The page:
Dolphins in the English Channel carry a toxic cocktail of chemicals, including substances that have been banned since the 1970s, according to a new study.
Belgian and French researchers tested for mercury in the blubber and skin of 82 dolphins living off the coast of France and found levels of the chemical were among the highest concentrations observed in the species.
Some of the toxins found in the marine mammals, particularly those containing chlorine from industrial fluids and pesticides, have been banned from most developed countries since the 1970s and 1980s.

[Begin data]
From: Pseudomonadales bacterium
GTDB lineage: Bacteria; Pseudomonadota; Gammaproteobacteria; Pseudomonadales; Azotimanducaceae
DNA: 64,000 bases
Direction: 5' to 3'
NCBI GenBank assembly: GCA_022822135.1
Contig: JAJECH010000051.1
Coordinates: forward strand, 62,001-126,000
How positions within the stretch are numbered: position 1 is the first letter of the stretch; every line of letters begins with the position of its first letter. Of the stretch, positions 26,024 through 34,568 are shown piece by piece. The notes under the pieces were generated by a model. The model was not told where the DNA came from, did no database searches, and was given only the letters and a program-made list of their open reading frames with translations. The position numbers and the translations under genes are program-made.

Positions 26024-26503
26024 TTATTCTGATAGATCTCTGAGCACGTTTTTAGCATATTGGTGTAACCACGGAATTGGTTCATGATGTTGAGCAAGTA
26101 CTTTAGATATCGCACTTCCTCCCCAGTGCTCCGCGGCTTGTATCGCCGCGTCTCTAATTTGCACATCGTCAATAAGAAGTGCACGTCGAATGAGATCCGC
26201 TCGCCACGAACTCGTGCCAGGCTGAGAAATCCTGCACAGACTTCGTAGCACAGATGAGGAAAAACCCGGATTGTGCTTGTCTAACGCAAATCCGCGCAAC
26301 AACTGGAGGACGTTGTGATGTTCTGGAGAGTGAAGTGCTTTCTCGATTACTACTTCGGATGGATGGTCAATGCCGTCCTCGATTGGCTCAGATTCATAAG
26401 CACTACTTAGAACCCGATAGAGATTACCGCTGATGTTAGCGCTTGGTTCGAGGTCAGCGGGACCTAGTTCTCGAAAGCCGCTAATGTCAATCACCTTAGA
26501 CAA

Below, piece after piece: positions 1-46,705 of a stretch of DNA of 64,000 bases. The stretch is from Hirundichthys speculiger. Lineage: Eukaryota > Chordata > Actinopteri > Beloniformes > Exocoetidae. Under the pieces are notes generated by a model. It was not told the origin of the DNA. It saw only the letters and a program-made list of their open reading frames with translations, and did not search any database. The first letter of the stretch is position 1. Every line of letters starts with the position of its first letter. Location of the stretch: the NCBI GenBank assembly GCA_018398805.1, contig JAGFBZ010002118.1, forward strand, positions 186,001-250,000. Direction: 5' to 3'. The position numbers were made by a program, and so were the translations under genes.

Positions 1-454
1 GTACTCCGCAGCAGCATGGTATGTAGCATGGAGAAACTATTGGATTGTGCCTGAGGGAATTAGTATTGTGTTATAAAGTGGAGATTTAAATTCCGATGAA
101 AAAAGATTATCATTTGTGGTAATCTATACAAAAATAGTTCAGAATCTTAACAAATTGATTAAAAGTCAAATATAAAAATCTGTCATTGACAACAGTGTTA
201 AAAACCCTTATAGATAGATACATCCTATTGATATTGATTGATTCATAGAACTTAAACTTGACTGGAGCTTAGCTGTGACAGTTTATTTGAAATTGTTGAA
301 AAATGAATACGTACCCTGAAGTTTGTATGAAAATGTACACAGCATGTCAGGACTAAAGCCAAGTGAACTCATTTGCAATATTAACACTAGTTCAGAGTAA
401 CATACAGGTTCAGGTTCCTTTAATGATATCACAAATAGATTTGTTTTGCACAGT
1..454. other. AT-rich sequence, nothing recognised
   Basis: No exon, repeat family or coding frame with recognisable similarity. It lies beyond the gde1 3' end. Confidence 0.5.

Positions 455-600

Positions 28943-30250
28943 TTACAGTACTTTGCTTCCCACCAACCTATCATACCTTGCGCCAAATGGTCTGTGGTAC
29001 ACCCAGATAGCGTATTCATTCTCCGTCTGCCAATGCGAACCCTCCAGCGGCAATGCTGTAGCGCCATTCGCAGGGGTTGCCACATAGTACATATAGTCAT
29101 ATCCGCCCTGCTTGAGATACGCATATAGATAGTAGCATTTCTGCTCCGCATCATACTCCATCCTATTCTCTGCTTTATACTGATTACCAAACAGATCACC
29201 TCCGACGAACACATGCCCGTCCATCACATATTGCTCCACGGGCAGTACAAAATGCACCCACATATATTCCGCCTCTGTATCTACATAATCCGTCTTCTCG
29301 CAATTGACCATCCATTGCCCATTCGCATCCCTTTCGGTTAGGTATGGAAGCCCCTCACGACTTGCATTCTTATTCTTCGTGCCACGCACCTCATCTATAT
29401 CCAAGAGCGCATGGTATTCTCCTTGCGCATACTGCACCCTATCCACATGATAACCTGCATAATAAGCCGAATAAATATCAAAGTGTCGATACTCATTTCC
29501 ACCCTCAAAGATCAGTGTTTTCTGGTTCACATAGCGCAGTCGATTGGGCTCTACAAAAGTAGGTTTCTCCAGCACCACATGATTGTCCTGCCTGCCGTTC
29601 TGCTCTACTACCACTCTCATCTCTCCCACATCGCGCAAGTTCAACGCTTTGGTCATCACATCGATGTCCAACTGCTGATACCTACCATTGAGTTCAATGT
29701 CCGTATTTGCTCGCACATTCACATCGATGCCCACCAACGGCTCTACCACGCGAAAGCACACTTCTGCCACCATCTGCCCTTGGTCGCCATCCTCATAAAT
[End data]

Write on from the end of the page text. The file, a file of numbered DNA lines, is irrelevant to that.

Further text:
The levels of mercury in the skin samples studied by researchers were similar to concentrations detected in bottlenose dolphins in the Mediterranean Sea and Florida Everglades, two sites already known for their high mercury contamination levels, the study published in the journal Scientific Reports said.
The toxins are passed through the food chain, including by lactating mothers to their calves.
Report author Krishna Das said newborn survival rates of bottlenose dolphins in the Normanno-Breton Gulf may be affected by the chemicals and suggested it should become a special area of conservation to protect one of the largest coastal populations of bottlenose dolphins in Europe.